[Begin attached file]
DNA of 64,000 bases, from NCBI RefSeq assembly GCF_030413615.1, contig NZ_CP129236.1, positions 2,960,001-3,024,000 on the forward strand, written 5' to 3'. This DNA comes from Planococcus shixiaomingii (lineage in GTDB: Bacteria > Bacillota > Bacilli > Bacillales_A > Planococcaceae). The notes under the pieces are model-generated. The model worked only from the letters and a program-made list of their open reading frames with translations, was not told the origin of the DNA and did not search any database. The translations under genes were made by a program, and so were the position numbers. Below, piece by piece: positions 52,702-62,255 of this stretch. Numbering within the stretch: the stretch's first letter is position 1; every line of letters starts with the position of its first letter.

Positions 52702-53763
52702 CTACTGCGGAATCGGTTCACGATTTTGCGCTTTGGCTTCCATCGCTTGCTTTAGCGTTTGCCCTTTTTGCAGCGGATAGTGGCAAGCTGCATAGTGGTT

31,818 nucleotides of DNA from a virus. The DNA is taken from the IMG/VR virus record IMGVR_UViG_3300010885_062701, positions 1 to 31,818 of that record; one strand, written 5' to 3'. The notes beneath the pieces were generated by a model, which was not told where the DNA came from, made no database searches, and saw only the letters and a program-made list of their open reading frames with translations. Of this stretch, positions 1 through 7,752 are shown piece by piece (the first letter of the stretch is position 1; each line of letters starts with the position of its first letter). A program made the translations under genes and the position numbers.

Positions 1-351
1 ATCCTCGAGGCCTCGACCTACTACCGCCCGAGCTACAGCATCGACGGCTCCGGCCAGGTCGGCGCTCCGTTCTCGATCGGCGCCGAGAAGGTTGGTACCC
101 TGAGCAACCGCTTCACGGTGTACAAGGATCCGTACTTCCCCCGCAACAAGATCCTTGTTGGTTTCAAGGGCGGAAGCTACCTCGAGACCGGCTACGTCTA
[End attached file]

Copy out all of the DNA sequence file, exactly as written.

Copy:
DNA of 64,000 bases, from NCBI RefSeq assembly GCF_030413615.1, contig NZ_CP129236.1, positions 2,960,001-3,024,000 on the forward strand, written 5' to 3'. This DNA comes from Planococcus shixiaomingii (lineage in GTDB: Bacteria > Bacillota > Bacilli > Bacillales_A > Planococcaceae). The notes under the pieces are model-generated. The model worked only from the letters and a program-made list of their open reading frames with translations, was not told the origin of the DNA and did not search any database. The translations under genes were made by a program, and so were the position numbers. Below, piece by piece: positions 52,702-62,255 of this stretch. Numbering within the stretch: the stretch's first letter is position 1; every line of letters starts with the position of its first letter.

Positions 52702-53763
52702 CTACTGCGGAATCGGTTCACGATTTTGCGCTTTGGCTTCCATCGCTTGCTTTAGCGTTTGCCCTTTTTGCAGCGGATAGTGGCAAGCTGCATAGTGGTT

31,818 nucleotides of DNA from a virus. The DNA is taken from the IMG/VR virus record IMGVR_UViG_3300010885_062701, positions 1 to 31,818 of that record; one strand, written 5' to 3'. The notes beneath the pieces were generated by a model, which was not told where the DNA came from, made no database searches, and saw only the letters and a program-made list of their open reading frames with translations. Of this stretch, positions 1 through 7,752 are shown piece by piece (the first letter of the stretch is position 1; each line of letters starts with the position of its first letter). A program made the translations under genes and the position numbers.

Positions 1-351
1 ATCCTCGAGGCCTCGACCTACTACCGCCCGAGCTACAGCATCGACGGCTCCGGCCAGGTCGGCGCTCCGTTCTCGATCGGCGCCGAGAAGGTTGGTACCC
101 TGAGCAACCGCTTCACGGTGTACAAGGATCCGTACTTCCCCCGCAACAAGATCCTTGTTGGTTTCAAGGGCGGAAGCTACCTCGAGACCGGCTACGTCTA